Experimental Practice - Not yet a Community Standard!
Fact assertion templates have been created to extend WeRelate semantics, in ways that we believe will be useful for people and software. WeRelate was designed to permit representation of those semantics which exist in the GEDCOM file standard - so it is able to both import and export information covered by that specficification, without loss of potential understanding. However, information not contemplated by the present GEDCOM standard, has no standard representation. For example, GEDCOM does not provide a standard way to indicate that two people are often confused. Or if there is a family which, while not accepted as the parent of an individual, is never the less the subject of important speculation, there is no particular way that information can be reprsented.
Of course, the situations above can be indicated as notes, and attached to the people in question. Alternatively, they can be indicated as content in the narrative body of a page (a common practice has been to create a section called "Disputed Lineages"), or noted as free-form text added to the description field of "other" type facts. That choice is, sadly, costly in a couple of ways. Since the information is not represented predictably and objectively, supporting software can not make use of it. The practice, while widely used, is not a community standard - so some editors have been free to reject the practice. Further, the lack of consistency in display makes it more likely that any given user/editor will not recognize when one of these situations is present.
The assertion templates then, provide standard ways to handle some additional types of information. There will be a standard way to enter the information into the system - with a corresponding standard display. Since the templates (where appropriate) accept specific parameters relating to the situation being designated - information is objectively understandable and useful to software working with the werelate database.
Family Connection Assertions
These templates establish something respecting a normal family connection. As such, they exhibit a common general form. In the following description, "Xxx" represents a name that designates one of the family connection assertion types, such as "Refuted" or "Speculative" (discussed below).
When the string to which the assertion refers (the string given as a parameter to the template) is an actual family or person, the string should be expressed as the page title without the type prefix (e.g. without "Person:"). Further, the page referred to should contain a corresponding back-linking assertion of one of the kinds shown in "Pairs with" above.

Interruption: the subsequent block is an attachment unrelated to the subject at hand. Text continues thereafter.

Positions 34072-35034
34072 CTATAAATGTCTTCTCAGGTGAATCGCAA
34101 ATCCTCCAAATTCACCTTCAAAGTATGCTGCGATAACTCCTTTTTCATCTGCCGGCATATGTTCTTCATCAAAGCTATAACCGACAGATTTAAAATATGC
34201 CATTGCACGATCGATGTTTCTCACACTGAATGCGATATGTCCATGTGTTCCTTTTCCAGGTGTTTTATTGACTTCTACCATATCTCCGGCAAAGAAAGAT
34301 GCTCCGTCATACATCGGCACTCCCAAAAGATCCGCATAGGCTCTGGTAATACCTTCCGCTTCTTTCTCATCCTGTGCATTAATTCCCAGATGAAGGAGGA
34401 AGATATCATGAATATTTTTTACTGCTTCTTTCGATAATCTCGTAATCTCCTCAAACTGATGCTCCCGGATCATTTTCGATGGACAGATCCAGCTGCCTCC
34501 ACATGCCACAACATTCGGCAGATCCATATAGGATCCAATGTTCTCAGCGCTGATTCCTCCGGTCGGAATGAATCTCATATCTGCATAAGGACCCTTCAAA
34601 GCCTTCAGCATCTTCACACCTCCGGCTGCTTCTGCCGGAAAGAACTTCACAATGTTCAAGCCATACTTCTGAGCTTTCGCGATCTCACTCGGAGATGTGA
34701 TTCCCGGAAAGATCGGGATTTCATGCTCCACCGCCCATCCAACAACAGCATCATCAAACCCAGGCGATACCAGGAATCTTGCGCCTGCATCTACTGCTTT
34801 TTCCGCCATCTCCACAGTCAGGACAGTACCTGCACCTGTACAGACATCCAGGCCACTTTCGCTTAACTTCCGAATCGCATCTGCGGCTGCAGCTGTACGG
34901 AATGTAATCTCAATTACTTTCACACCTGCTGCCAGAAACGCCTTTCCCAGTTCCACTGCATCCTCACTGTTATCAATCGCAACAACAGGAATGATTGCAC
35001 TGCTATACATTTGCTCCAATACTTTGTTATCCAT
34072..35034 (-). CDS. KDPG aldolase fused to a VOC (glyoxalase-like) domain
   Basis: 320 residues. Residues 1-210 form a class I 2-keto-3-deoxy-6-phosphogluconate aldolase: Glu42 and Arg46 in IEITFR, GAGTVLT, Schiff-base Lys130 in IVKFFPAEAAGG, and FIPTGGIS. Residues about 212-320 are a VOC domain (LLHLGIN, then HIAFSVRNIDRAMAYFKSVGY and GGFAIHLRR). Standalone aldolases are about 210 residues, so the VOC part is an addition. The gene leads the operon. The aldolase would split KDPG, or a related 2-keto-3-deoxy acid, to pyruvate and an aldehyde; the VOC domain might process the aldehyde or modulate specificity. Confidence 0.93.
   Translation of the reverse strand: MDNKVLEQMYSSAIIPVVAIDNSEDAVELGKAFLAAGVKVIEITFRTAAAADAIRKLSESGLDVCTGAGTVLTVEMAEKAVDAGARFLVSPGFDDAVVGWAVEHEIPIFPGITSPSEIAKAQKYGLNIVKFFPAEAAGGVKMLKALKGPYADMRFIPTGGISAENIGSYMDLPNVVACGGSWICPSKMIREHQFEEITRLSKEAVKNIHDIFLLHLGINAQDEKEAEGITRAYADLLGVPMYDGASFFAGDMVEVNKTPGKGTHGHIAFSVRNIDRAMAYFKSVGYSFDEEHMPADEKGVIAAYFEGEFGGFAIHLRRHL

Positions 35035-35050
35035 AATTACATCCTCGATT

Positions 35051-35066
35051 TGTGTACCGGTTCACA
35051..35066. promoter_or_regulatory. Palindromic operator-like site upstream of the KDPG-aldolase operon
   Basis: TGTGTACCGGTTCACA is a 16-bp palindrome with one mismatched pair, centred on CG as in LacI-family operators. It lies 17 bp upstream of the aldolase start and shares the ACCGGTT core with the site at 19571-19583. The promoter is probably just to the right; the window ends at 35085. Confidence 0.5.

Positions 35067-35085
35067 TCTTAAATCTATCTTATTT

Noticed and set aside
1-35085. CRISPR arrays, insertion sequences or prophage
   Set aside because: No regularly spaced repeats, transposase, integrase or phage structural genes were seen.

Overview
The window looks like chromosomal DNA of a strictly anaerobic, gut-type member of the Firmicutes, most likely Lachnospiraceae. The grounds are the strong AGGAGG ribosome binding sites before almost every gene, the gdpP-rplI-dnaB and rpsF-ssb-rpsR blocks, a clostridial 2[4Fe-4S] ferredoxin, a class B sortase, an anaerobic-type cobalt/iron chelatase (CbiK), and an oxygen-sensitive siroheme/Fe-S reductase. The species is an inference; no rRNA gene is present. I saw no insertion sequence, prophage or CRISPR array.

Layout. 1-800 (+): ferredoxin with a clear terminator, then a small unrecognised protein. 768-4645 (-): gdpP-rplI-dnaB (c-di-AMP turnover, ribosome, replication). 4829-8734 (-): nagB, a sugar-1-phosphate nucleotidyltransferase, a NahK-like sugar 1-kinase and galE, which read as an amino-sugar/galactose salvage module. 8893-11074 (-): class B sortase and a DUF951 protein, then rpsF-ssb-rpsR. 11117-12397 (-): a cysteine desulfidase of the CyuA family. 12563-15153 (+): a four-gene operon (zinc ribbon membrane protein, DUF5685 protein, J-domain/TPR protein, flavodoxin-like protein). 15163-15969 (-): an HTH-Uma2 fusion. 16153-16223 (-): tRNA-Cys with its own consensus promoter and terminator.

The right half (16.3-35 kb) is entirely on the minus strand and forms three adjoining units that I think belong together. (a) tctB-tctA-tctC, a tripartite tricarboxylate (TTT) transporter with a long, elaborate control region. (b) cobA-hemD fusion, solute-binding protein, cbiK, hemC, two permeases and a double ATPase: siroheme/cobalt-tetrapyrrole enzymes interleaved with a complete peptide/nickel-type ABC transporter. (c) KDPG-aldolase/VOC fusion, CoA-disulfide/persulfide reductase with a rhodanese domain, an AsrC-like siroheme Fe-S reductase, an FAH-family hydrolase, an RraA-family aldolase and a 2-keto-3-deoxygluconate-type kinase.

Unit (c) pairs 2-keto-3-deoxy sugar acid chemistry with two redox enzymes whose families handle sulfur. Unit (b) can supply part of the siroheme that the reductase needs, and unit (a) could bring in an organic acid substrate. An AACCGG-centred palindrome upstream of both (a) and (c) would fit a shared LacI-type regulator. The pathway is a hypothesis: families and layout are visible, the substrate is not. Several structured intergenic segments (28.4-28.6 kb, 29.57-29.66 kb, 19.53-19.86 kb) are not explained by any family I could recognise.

Refuted Family Connection
A "Refuted" fact assertion is used to mark a supposed family connection that has been shown to be incorrect. The connection is one that had formerly been presented on WeRelate or elsewhere as probable or as fact, but the connection is now not generally accepted because there is evidence showing it to be wrong.
The refuted connection is shown on a WeRelate Person or Family page as a "
The name that follows the refuted relationship type is a link to that person's page on WeRelate if a page for that person has been created. If there is no WeRelate page, it is just the person's name. If the relationship is to a family (as for "Refuted Parents"), then the names of the husband and wife appear, which link to their family page if there is one on WeRelate.
On the WeRelate page that a Refuted Family Connection links to there should be another Refuted assertion which is the complement of the first assertion. For instance, in the example shown above from a Family page, the Person page for Margaret Crassus should have a "Refuted Family" entry which links back to the original Family page. Thus, two assertions "pair" to cover the supposed relationship from both ends. Any number of Refuted Family Connection assertions may appear on a page, as needed.
When editing a WeRelate page, a Refuted connection assertion is added by using a "template" of the right kind. The template usage is filled in with a parameter to give the name of the person or family. The following table lists the available Refuted Family Connection template. The template name shown links to the template page, where information on specifically how to use it is shown.
Speculative Family Connection
A "Speculative" fact assertion is used to express a possible family connection that is now neither generally accepted nor convincingly refuted. It is used to record the possibility and to encourage research to confirm or refute the connection. There may be more than one such value for any given kind of relationship. Also, while it would be unusual, it is possible for there to be a generally accepted value AND one or more speculative values for the same connection.
The Speculative connection is shown on a WeRelate Person or Family page as a "Facts and Events" entry.
For instance, placing "
The name that follows the Speculative relationship type is a link to that person's page on WeRelate if a page for that person has been created. If there is no WeRelate page, it is just the person's name. If the relationship is to a family (as for "Speculative Parents"), then the names of the husband and wife appear, which link to their family page if there is one on WeRelate.
On the WeRelate page to which a Speculative Family Connection links, there should be another Speculative assertion which is the complement of the first assertion. For instance, in the example shown above from a Family page, the Person page for William Sabin should have a "Speculative Family" entry which links back to the original Family page. Thus, two assertions "pair" to cover the supposed relationship from both ends. Any number of Speculative Family Connection assertions may appear on a page, as needed.
When editing a WeRelate page, a Speculative connection assertion is added by using a "template" of the right kind. The template usage is filled in with a parameter to give the name of the person or family. The following table lists the available Speculative Family Connection template. The template name shown links to the template page, where information on specifically how to use it is shown.